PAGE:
The analysis of the 6,679 unredacted impact case studies submitted was conducted by a team from King’s College London and Digital Science, a scientific technology firm. It was set to be presented at the Higher Education Funding Council for England’s REFlections conference on 25 March.
Text mining revealed that the most common kinds of impact related to “informing government policy”, “parliamentary scrutiny”, “technology commercialisation” and “print, media and publishing”.
Parliamentary scrutiny is more frequent in the social sciences, while informing government policy is more prominent in the sciences. Impact on the media is most common in the humanities.
The prominence of media could be seen as surprising given that the REF rules made clear that media mentions did not in themselves count as impact.
Jonathan Grant, director of the Policy Institute at King’s College London and leader of the analysis, said that he planned to examine further whether panels had given credit for media mentions despite the rules.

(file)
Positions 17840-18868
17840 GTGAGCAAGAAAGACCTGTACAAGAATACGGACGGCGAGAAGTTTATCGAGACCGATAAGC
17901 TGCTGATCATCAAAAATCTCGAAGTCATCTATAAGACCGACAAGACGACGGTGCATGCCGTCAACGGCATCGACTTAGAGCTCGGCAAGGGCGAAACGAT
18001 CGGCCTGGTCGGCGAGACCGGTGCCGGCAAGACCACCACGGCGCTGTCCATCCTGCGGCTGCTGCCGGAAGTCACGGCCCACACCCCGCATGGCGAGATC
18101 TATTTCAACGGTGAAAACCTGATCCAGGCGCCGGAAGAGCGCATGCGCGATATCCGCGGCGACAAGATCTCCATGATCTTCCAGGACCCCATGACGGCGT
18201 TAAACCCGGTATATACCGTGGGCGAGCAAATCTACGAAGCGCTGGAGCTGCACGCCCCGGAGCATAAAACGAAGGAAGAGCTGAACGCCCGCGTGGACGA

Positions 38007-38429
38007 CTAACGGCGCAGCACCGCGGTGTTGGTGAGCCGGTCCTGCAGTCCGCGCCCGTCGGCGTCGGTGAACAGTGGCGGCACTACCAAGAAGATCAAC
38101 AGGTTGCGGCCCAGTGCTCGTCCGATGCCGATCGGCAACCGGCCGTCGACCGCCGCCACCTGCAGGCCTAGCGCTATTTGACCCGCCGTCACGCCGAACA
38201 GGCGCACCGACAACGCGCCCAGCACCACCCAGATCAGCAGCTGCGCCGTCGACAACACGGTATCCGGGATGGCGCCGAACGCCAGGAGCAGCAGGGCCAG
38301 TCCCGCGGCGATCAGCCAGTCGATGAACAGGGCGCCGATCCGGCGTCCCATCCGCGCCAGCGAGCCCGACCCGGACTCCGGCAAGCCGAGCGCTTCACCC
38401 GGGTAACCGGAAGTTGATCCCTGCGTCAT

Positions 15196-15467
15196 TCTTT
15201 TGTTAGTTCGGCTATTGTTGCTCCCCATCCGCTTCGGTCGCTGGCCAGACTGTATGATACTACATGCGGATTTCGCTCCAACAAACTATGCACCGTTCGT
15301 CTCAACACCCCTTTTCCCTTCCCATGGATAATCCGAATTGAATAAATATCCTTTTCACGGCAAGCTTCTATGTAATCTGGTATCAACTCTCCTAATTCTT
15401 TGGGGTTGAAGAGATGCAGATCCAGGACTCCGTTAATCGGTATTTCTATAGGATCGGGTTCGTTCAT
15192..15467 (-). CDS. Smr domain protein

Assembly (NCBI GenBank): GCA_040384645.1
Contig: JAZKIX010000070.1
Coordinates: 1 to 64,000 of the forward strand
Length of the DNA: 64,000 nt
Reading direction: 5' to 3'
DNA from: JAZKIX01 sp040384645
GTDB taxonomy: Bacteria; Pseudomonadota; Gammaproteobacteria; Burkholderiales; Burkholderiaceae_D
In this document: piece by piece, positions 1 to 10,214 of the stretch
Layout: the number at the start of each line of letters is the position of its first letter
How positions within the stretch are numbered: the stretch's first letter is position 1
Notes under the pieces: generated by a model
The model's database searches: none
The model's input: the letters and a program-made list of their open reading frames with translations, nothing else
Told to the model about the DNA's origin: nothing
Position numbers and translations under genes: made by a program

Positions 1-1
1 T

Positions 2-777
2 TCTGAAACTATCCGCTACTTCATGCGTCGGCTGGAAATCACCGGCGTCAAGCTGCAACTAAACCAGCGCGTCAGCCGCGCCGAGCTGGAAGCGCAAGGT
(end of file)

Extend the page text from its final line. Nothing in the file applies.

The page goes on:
Another area where rules may have been bent relates to impacts within the academy – such as the writing of textbooks – which were officially banned. Despite this, the analysis identifies students as the second most frequent beneficiaries – after companies and ahead of children. But Professor Grant “worried” about the accuracy of that analysis given the difficulty of identifying beneficiaries using text mining.
He was more confident about broader conclusions, such as that the research underpinning impact was typically multidisciplinary (in 80 per cent of cases), and that impact was multifaceted (with 60 separate “impact topics” being identified).
Impact was also widespread. The analysis found every country in the world being mentioned in case studies; the US, Australia, Canada, Germany and France were the most cited non-UK beneficiaries.
Although the research underpinning impact could date back to 1993, the majority had been published since 2008. Professor Grant suspected that this was because universities had been more confident about the quality of recent underlying research – which was required to be rated at least 2*.
Such risk aversion had also been apparent, he said, in a RAND Europe analysis of universities’ experiences of preparing impact submissions, also published on 25 March. But he added that there was no consensus among the universities on how to improve the process.